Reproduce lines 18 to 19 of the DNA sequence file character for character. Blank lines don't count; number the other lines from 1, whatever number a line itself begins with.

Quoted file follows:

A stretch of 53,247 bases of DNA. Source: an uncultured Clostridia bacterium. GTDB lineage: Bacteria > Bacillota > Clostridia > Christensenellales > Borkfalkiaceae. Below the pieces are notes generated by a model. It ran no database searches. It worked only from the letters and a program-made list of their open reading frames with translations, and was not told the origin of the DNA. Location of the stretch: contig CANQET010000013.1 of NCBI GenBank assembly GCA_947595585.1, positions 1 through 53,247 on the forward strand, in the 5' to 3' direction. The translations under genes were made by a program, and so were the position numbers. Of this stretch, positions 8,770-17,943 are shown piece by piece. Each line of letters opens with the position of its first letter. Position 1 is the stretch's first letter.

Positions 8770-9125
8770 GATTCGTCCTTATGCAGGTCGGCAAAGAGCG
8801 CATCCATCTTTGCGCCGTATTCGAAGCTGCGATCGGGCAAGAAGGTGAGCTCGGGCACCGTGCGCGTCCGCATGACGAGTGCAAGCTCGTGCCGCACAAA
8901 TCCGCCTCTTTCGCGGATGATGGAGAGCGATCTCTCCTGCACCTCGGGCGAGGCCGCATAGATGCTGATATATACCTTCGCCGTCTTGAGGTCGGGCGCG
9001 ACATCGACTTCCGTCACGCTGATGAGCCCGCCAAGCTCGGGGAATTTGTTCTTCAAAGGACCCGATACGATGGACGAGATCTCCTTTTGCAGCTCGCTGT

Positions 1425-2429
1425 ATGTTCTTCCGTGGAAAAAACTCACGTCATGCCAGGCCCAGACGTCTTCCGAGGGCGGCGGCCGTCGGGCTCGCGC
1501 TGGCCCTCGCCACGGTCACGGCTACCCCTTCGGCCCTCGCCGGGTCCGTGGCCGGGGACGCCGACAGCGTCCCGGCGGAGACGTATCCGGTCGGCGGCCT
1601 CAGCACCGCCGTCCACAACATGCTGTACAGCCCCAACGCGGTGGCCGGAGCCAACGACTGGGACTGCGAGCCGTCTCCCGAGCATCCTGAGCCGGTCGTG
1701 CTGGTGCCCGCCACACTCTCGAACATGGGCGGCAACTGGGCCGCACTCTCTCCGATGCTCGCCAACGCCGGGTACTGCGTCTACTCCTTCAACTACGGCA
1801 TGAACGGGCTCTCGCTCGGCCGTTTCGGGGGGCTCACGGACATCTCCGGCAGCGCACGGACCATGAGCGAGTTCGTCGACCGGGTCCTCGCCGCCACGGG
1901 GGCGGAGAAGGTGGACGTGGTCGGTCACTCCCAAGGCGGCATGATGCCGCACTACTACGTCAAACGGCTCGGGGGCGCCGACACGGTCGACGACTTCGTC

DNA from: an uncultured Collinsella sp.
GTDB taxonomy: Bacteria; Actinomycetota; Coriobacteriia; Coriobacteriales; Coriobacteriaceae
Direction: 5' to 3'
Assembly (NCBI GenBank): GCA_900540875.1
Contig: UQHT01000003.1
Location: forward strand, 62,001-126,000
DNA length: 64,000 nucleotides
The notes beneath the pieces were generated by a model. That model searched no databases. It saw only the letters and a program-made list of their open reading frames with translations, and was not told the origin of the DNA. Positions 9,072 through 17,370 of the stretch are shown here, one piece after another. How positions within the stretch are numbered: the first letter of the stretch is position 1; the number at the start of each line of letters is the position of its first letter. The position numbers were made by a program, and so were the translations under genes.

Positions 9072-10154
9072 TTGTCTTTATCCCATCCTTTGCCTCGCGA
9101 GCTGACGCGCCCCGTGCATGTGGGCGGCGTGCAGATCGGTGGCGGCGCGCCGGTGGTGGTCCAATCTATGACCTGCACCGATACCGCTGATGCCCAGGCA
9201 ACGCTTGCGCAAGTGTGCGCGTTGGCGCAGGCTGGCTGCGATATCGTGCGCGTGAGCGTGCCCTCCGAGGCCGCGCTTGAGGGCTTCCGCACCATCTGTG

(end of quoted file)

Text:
Contig: UQHT01000003.1
Location: forward strand, 62,001-126,000